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| F - Z |
Familial adenomatous polyposis:
an inherited condition in which hundreds of potentially
cancerous polyps develop in the colon and rectum.
cancer, or a predisposition toward cancer, that runs
a unit of inheritance; a working subunit of DNA. Each
of the body's 50,000 to 100,000 genes contains the code
for a specific product, typically, a protein such as
the total loss or absence of a gene.
the process by which a gene's coded information is
translated into the structures present and operating
in the cell (either proteins or RNAs).
landmarks for a target gene, either detectable traits
that are inherited along with the gene, or distinctive
segments of DNA.
determining the relative positions of genes on a chromosome
and the distance between them.
examining a sample of blood or other body fluid or
tissue for biochemical, chromosomal, or genetic markers
that indicate the presence or absence of genetic disease.
treating disease by replacing, manipulating, or supplementing
Genetic linkage maps:
DNA maps that assign relative chromosomal locations
to genetic landmarks?ither genes for known traits or
distinctive sequences of DNA - on the basis of how frequently
they are inherited together. (See Physical maps.)
the scientific study of heredity: how particular qualities
or traits are transmitted from parents to offspring.
all the genetic material in the chromosomes of a particular
charts that indicate the ordered arrangement of the
genes or other DNA markers within the chromosomes.
the actual genes carried by an individual (as distinct
from phenotype?hat is, the physical characteristics
into which genes are translated).
the reproductive cells of the body, either egg or sperm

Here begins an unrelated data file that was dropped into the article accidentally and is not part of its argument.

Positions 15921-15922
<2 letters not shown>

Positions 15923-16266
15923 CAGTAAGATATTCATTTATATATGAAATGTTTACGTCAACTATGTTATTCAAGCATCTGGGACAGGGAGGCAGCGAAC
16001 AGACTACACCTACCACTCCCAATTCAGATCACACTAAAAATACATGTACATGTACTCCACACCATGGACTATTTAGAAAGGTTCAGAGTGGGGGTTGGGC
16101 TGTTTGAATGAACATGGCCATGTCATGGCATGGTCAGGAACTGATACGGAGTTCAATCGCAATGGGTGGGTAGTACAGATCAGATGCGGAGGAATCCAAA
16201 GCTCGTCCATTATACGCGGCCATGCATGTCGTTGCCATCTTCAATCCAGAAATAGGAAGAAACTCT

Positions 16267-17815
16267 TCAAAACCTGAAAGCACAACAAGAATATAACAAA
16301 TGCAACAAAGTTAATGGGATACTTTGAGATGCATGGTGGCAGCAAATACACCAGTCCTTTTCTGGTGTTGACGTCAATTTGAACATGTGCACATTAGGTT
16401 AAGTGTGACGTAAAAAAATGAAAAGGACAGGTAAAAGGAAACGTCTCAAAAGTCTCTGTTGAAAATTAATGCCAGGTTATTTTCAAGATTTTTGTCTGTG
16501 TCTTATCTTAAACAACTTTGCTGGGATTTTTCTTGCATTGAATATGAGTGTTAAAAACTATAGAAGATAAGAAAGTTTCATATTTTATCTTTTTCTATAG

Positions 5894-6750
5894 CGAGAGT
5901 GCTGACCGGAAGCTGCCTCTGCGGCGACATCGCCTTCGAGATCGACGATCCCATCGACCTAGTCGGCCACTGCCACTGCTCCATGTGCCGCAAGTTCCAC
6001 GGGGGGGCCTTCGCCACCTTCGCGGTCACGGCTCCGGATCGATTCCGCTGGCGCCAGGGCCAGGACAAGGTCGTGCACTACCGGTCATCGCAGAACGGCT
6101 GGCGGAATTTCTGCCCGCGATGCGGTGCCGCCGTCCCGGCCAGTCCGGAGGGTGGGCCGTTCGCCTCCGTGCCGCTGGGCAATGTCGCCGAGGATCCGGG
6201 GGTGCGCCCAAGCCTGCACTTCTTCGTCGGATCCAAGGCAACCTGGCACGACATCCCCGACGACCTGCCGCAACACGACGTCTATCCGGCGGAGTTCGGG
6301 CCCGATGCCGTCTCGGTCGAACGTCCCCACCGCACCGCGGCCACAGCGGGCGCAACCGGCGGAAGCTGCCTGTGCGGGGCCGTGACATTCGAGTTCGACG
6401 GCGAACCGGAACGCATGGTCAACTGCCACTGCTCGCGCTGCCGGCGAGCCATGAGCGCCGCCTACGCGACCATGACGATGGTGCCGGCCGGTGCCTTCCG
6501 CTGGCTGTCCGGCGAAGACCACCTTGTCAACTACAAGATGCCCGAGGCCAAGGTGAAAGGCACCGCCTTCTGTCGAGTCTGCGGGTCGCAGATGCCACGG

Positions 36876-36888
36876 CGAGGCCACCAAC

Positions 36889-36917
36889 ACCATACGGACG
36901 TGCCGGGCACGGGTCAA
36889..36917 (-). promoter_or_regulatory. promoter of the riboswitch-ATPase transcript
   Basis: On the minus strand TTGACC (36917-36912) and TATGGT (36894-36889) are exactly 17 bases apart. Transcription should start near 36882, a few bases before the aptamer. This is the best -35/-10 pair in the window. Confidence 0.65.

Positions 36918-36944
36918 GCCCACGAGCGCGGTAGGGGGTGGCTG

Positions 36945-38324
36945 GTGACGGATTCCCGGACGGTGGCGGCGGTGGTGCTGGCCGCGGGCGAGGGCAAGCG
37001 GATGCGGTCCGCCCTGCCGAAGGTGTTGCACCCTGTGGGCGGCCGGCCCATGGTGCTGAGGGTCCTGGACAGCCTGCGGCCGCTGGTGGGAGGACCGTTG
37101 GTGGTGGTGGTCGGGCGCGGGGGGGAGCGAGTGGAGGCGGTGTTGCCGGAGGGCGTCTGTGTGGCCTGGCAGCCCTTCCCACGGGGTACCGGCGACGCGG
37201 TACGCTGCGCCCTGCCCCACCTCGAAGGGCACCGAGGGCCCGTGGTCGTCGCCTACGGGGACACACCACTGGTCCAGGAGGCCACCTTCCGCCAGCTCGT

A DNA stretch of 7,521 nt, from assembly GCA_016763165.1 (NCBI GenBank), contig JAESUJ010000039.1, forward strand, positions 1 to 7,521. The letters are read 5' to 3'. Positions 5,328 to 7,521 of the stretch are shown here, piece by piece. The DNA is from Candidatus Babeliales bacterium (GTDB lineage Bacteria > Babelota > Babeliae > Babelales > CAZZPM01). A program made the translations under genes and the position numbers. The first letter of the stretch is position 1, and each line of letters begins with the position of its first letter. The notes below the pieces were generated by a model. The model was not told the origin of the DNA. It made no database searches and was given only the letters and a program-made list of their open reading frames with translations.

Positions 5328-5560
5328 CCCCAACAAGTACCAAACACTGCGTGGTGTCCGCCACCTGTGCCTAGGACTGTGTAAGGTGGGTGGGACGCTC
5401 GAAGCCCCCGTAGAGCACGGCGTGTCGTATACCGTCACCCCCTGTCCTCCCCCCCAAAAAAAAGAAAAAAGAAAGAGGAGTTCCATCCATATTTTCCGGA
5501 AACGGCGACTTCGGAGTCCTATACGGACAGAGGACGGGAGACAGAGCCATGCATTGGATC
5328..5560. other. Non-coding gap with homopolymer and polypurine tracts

(See Hereditary mutation.)
a gene change in the body's reproductive cells (egg
or sperm) that becomes incorporated in the DNA of every
cell in the body; also called germline mutation. (See
the full collection of genes needed to produce a human
Human Genome Project:
an international research effort (led in the United
States by the National Institutes of Health and the
Department of Energy) aimed at identifying and ordering
every base in the human genome.
an adult-onset disease characterized by progressive
mental and physical deterioration; it is caused by an
inherited dominant gene mutation.
a biochemical phenomenon that determines, for certain
genes, which one of the pair of alleles, the mother's
or the father's, will be active in that individual.
Inborn errors of metabolism:
inherited diseases resulting from alterations in genes
that code for enzymes.
cancer that begins in developing blood cells in the
a family predisposition to multiple cancers, caused
by a mutation in the p53 tumor-suppressor gene.
a gene-hunting technique that traces patterns of heredity
in large, high-risk families, in an attempt to locate
a disease-causing gene mutation by identifying traits
that are co-inherited with it.
a cancer that begins in skin cells called melanocytes
and spreads to internal organs.
a group of atoms arranged to interact in a particular
way; one molecule of any substance is the smallest physical
unit of that particular substance.
a change in the number, arrangement, or molecular sequence
of a gene.
examining blood samples from a newborn infant to detect
disease-related abnormalities or deficiencies in gene
A subunit of DNA or RNA, consisting of one chemical
base plus a phosphate molecule and a sugar molecule.
the cell structure that houses the chromosomes.
genes that normally play a role in the growth of cells
but, when overexpressed or mutated, can foster the growth
(See Tumor-suppressor genes.)
a term indicating the likelihood that a given gene
will actually result in disease.